The Dallas Movie Screening Group

This is the homepage of the Dallas Movie Screening Group. To join our mailing list you must sign up at our group page on Yahoo. You will then be connected to receive notices on how to find passes to the local screenings in the DFW area. It's up to you to pickup or sign up for passes. You can also barter, trade or just giveaway passes you don't want, need or share with other members of the group. Please read the instructions on the Yahoo page very carefully before posting. This group is closely moderated so that your mail box is not full of spam or other unnecessary mail. We appreciate everyone's consideration and cooperation.

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Website and Group Contact: dalscreenings@gmail.com

Friday, September 5, 2014

Innocence




Innocence. Many of us long for a world where innocence in our young girls is valued and celebrated but in this self proclaimed supernatural, horror, thriller, romance, INNOCENCE just might get you killed. Beckett is a 16 year old shy and moody girl, who suffers several losses. She loses her beloved mother while surfing with her family in Montauk, loses her home 4 months later when her novelist father moved the two of them to New York City to a large and gorgeous apartment, and what friends she may have had when she starts school at an exclusive prep school, Hamilton, full of beautiful, perfect students from wealthy families. The school is too perfect like something out of Mansion Beautiful. The staff are too perfect, all appearing like former models in professional attire. It appears that Beckett has connections, too, in gaining such rapid admission to such an exclusive educational institution.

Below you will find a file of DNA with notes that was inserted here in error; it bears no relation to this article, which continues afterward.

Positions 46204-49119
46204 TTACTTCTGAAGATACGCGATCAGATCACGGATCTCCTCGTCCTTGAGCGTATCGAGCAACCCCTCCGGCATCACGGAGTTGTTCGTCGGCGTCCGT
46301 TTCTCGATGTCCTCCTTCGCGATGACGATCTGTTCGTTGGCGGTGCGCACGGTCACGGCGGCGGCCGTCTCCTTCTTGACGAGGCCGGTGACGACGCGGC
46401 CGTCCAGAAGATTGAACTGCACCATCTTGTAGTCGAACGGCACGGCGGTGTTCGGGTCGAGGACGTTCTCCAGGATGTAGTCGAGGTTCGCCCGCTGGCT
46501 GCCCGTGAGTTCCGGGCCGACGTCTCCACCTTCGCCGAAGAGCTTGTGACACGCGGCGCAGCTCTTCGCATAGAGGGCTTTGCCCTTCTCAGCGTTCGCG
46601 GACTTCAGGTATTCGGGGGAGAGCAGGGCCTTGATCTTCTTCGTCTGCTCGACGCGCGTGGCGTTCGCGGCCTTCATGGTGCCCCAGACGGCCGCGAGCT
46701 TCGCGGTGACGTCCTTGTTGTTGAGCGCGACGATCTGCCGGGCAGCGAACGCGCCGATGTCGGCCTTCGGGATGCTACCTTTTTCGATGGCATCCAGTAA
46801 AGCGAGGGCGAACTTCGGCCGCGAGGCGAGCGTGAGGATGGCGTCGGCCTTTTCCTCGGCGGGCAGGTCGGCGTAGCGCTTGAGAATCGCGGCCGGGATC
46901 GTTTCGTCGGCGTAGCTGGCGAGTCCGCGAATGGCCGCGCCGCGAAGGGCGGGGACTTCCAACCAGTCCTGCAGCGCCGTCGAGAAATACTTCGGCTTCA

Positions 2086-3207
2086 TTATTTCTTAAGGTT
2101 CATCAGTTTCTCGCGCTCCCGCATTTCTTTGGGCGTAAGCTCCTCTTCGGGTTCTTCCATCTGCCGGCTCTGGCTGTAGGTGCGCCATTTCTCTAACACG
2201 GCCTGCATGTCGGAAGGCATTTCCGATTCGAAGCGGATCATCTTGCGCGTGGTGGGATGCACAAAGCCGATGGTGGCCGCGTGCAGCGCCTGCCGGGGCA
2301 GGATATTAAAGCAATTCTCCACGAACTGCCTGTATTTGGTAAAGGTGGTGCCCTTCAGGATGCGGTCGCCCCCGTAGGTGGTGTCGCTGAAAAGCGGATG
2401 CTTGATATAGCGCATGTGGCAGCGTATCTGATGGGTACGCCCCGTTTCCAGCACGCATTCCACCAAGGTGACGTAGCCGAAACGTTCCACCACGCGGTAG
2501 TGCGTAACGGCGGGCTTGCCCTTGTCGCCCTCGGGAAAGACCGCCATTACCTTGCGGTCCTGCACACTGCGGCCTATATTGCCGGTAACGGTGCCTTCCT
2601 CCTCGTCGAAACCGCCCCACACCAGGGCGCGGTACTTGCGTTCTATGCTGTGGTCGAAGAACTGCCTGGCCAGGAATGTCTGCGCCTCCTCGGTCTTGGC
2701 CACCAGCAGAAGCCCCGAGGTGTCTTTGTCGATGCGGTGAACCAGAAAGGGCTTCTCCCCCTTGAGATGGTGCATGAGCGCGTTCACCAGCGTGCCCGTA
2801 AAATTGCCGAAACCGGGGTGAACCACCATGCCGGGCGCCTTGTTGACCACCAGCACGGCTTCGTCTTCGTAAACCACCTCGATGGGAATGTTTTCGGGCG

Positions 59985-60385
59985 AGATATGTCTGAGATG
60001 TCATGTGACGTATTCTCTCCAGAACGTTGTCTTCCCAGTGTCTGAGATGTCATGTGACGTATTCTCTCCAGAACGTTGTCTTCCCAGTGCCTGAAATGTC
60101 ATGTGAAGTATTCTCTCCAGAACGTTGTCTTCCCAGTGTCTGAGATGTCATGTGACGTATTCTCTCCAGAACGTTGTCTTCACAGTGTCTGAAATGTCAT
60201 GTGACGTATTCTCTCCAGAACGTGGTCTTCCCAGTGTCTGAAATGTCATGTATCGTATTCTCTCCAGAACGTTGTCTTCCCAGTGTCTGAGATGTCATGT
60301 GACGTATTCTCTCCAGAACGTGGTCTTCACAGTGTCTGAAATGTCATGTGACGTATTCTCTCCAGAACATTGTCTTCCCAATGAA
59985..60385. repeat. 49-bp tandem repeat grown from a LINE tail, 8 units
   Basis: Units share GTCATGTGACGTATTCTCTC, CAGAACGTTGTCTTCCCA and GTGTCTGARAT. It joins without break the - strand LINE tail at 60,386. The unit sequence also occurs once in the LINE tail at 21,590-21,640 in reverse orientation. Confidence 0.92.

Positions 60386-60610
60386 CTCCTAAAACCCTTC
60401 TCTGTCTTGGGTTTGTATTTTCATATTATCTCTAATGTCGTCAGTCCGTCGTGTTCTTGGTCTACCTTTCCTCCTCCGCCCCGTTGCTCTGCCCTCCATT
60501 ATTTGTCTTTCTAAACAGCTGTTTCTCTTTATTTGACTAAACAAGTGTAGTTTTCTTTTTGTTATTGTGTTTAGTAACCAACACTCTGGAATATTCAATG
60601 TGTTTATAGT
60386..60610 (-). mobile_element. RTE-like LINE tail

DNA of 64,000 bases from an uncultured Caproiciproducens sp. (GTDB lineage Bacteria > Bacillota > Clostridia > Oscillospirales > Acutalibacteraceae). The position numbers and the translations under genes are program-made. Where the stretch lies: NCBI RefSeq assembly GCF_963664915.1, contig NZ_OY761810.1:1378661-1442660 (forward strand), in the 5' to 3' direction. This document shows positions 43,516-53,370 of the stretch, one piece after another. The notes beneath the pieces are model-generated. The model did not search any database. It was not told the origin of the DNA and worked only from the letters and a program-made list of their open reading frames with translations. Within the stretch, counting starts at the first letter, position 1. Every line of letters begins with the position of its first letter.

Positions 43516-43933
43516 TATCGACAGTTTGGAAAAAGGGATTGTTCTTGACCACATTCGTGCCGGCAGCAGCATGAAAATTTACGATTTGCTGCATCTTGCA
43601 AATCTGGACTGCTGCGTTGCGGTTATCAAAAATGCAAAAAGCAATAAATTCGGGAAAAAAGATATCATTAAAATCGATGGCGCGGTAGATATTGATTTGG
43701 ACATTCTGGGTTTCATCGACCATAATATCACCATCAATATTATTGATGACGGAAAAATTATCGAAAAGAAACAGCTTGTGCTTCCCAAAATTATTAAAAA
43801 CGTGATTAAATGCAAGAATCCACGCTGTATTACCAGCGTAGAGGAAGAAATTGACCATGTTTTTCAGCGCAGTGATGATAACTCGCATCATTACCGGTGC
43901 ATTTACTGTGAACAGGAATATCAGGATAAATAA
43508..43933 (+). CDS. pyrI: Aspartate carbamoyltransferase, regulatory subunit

But quickly, we sense something sinister is up.

The staff are way too attentive to Beckett and her father. Too nice, too accommodating, creepy friendly and just a little too clicque-y. They even have a Hamilton book club (for the adults and alums, not the students). Even the board of directors is full of trophy wives who are too young looking to have teenagers at Hamilton. They may just be well preserved. The school has its own medication prescribing psychologist which turns out to be very convenient when a student decides to commit suicide and follow in the footsteps of two former students. Beckett begins to have hallucinations and weak spells that land her quickly on the couch and get her a quick pill prescription. Dad should be asking tons of questions but his attentions are being charmed away at home. Beckett only has eyes for Tobey, played by Graham Phillips and is on a one track mission to find her salvation in his eyes and arms. Who knows? He may have the "one thing" she needs to save her life from the coven at school and help her lose her innocence.

The dad, famous writer Miles Warner (Linus Roache), seems to care about what his daughter is going through but quickly adjust to his own loss by taking up with the school's runway model perfect nurse (Kelly Reilly) so we know he will be ok soon...... We know right away that Beckett is in danger amongst the towering, flowy- haired staff with their twinkling eyes and hushed conversations. Female Twihards, their mothers, and boys who love them (or think like them) will squeal at the budding romance that smacks a little too much like Twilight's Bella and Jacob.

The film is pretty, the dialogue super simple, the plot somewhat predictable, and the acting only fair to middlin. Screened at the Austin film festival almost a year ago, it has taken its sweet time getting to the big screen. Written and directed by Hilary Brougher and co-written by Tristine Skyler, it contains much pause and dead space as the continual emoting fills our eye. While the book by the same name that the film is based on (written in 2000 by Jane Mendelsohn) seems to have its fan base, one noted comment was "can't wait 2 see ur movie" tells us all we need to know. Movie info posted on RT tells us "INNOCENCE is a chilling allegory of the precarious state of an American teenager, explores themes of loss, the human condition and a society torn between purity and narcissism". I find this a very complex description of of a slightly vapid movie that is trying to take itself way too seriously. The ending is a bit silly and unfulfilling, but probably the only way it could resolve, and Beckett will need to adjust to even more loss. Most of us are simply to old or two young to really appreciate this effort.
(Review by Cheryl Wurtz)


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